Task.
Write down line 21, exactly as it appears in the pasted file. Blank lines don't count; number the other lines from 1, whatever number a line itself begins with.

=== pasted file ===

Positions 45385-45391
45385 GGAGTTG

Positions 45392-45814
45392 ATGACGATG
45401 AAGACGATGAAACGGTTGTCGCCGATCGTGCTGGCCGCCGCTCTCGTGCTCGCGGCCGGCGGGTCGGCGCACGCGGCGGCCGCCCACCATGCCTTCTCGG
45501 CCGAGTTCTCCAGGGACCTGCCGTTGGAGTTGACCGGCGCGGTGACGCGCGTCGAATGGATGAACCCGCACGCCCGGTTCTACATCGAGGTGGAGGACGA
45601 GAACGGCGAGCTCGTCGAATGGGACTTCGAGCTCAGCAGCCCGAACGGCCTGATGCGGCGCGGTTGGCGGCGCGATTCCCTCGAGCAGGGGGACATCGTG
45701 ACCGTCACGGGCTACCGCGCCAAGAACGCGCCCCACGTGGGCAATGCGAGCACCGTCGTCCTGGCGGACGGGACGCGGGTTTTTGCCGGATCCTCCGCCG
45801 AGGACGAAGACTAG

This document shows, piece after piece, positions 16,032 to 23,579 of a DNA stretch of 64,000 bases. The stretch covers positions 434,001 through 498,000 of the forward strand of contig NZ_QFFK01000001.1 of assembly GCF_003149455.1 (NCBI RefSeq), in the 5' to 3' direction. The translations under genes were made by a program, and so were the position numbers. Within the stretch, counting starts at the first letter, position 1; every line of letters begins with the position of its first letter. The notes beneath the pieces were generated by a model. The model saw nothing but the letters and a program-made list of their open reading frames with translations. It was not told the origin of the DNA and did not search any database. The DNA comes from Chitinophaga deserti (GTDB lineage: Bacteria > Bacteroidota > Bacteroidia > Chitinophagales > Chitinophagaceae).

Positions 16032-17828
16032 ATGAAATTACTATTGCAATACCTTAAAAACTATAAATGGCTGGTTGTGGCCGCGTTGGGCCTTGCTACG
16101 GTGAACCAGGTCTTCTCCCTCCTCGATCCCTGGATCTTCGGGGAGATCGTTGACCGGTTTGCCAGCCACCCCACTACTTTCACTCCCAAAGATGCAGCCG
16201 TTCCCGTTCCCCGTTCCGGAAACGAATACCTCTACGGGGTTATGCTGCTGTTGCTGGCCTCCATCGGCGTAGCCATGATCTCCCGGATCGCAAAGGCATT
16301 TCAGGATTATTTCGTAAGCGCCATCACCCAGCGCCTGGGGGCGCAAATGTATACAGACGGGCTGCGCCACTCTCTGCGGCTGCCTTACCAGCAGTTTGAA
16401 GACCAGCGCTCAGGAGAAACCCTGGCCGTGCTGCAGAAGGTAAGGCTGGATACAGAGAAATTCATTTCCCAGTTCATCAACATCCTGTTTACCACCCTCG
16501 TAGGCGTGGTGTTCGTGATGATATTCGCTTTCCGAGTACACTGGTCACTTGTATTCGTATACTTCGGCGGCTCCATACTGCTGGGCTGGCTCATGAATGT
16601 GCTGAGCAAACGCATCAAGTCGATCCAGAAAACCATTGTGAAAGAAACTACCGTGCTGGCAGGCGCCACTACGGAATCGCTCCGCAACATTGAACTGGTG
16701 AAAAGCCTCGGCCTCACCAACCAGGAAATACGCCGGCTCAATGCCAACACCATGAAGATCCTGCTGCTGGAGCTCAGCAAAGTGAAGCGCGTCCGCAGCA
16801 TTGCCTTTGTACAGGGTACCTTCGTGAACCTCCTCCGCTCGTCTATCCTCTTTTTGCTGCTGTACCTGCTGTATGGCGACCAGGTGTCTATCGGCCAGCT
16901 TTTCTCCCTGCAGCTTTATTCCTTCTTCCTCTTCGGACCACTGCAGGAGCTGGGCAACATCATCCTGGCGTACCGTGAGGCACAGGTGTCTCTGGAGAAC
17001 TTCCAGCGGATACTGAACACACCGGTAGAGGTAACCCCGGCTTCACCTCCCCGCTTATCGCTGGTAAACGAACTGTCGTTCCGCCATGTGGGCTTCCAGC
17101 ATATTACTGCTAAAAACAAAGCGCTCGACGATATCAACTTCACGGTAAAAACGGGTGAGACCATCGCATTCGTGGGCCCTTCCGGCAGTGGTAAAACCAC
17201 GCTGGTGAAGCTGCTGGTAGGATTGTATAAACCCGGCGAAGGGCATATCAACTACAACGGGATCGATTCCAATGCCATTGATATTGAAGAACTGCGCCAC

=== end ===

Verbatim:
16901 TTTCTCCCTGCAGCTTTATTCCTTCTTCCTCTTCGGACCACTGCAGGAGCTGGGCAACATCATCCTGGCGTACCGTGAGGCACAGGTGTCTCTGGAGAAC